After the major U.S. stock exchanges close at 4 p.m. Eastern Time, after-hours trading begins.
The after-hours trading activity can last until 8 p.m., though volume usually drops down considerably earlier.
Electronic communication networks are used to conduct after-hours trading (ECNs).
If news breaks after the stock exchange closes, dealers and investors can use after-hours trading.
In some situations, such as when an earnings report is released, the news may motivate an investor to purchase or sell a stock.
The volume for a stock may jump when the news is first released, but it usually thins out as the session progresses.
By 6 p.m., the amount of volume has often decreased dramatically.
Trading in low-volume stocks after hours carries a significant risk.
In after-hours trading sessions, not only does volume, but also pricing, come at a premium.
In the after-hours market, it is fairly uncommon for spreads to be wide.
The difference between the bid and ask prices is known as the spread.
The gap may be substantially greater than during a normal trading session due to the lower number of shares traded.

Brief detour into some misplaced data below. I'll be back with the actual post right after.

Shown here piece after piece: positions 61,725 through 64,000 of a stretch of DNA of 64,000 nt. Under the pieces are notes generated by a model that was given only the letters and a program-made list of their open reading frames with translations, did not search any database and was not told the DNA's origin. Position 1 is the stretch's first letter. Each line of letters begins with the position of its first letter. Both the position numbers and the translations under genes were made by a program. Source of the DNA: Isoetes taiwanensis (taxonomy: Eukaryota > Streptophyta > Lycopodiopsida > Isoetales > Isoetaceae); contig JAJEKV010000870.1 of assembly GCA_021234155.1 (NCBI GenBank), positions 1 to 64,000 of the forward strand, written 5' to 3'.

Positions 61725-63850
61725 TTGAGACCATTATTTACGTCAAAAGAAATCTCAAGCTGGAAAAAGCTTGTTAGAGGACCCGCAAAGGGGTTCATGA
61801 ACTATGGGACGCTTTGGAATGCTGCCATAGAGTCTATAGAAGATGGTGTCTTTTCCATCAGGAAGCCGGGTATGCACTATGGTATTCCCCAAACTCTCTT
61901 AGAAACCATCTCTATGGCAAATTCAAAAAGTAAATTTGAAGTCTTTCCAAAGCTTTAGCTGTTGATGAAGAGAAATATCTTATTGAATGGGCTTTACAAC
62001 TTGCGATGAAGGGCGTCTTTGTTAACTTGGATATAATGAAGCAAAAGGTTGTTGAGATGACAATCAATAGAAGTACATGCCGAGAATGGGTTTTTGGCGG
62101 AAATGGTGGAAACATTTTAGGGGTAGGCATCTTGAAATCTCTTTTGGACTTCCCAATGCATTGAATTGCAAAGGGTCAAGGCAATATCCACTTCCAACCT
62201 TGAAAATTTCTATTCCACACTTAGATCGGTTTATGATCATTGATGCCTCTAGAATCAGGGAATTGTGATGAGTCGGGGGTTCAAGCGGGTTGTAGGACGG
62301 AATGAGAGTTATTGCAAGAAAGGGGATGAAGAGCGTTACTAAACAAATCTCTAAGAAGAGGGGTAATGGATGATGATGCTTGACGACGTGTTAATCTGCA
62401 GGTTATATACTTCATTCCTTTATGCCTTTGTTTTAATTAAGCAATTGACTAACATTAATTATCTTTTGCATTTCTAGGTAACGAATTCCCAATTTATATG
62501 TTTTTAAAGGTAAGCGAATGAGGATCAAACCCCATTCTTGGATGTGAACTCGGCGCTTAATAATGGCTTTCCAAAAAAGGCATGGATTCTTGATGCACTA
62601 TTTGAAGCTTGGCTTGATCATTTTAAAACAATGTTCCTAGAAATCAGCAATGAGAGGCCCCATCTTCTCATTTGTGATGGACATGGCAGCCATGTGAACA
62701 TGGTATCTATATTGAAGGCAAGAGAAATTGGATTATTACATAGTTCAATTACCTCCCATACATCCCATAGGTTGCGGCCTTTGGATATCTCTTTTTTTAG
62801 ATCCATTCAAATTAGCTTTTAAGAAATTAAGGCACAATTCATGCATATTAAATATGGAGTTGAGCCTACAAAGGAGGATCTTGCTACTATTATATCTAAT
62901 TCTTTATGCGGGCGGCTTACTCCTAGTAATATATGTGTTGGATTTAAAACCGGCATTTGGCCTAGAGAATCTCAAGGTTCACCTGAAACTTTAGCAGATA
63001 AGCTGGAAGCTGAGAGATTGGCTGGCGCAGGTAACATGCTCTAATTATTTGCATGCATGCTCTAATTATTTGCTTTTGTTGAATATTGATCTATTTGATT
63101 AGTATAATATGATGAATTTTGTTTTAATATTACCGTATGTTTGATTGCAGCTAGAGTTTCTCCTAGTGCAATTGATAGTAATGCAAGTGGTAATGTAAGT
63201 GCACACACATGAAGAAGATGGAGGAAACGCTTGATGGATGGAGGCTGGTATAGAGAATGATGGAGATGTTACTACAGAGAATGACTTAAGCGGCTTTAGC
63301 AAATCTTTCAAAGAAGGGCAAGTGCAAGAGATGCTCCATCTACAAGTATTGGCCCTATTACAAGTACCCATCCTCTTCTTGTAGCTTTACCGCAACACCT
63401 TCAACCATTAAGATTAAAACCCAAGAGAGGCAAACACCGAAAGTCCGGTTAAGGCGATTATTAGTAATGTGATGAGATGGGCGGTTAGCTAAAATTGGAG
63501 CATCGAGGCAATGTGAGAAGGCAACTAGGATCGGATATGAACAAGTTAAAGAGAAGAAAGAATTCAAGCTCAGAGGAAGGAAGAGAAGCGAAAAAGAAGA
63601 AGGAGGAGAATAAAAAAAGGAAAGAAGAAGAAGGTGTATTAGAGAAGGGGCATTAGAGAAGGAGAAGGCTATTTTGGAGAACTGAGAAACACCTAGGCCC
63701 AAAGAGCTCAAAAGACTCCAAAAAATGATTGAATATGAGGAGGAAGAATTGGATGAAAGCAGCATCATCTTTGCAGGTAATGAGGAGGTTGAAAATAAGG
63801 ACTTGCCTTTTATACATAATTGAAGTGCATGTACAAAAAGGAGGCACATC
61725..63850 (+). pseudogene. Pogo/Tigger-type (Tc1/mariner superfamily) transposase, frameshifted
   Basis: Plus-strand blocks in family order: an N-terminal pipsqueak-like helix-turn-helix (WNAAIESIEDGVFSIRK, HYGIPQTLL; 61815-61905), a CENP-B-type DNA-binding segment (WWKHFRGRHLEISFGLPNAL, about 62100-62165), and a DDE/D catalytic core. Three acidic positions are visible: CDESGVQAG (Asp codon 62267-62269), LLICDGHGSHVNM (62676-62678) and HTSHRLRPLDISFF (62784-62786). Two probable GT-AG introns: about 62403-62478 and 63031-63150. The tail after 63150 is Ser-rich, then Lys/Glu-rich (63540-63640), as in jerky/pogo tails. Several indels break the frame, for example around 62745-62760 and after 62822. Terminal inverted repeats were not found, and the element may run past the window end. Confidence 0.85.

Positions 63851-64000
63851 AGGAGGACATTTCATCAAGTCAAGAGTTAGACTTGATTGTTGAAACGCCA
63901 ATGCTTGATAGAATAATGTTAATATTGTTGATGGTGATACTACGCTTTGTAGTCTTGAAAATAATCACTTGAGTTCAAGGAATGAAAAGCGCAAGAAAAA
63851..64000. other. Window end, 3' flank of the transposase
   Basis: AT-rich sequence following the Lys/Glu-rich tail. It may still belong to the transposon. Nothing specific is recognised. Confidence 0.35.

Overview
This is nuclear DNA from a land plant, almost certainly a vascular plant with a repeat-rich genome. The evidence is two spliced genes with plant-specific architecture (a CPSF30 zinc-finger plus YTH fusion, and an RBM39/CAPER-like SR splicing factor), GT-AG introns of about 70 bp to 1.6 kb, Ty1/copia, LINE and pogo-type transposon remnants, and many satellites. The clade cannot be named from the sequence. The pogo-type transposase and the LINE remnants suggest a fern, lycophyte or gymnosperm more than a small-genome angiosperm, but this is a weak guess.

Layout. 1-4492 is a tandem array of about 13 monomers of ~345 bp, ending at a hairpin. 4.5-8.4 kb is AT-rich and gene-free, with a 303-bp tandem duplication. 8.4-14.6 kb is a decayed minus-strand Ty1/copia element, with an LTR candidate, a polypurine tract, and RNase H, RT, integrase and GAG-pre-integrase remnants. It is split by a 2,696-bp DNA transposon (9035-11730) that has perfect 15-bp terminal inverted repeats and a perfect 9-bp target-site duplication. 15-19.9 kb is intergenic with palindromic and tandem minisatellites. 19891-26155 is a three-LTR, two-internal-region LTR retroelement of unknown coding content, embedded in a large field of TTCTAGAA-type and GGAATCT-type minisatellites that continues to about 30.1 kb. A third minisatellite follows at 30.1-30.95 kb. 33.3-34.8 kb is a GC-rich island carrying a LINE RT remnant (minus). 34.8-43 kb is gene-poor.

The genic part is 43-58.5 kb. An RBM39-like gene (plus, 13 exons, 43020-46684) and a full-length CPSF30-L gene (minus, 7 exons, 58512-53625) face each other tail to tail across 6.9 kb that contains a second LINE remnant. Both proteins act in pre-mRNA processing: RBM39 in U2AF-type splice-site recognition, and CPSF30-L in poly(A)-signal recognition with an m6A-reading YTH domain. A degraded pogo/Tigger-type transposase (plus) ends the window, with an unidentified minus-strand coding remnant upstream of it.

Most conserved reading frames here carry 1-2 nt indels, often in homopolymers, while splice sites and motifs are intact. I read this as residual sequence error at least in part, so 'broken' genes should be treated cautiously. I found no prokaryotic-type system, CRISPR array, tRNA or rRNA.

If the absence of liquidity and prices weren't enough to make after-hours trading dangerous, the lack of participants makes it much more dangerous.
In some situations, regardless of the news or event, certain investors or institutions may choose not to participate in after-hours trading.
This means that a stock could fall severely during after-hours trading only to climb once the regular trading session returns the next day at 9:30 a.m., assuming that many large institutional investors have a different view of the price movement during the after-hours trading session.
Because after-hours trading has low volume and wide spreads, it is considerably easier to move prices up or lower, requiring fewer shares to have a significant influence.
Because after-hours trading can have a big impact on a stock's price, putting a limit order on any shares you want to purchase or sell outside of regular trading hours is a good idea.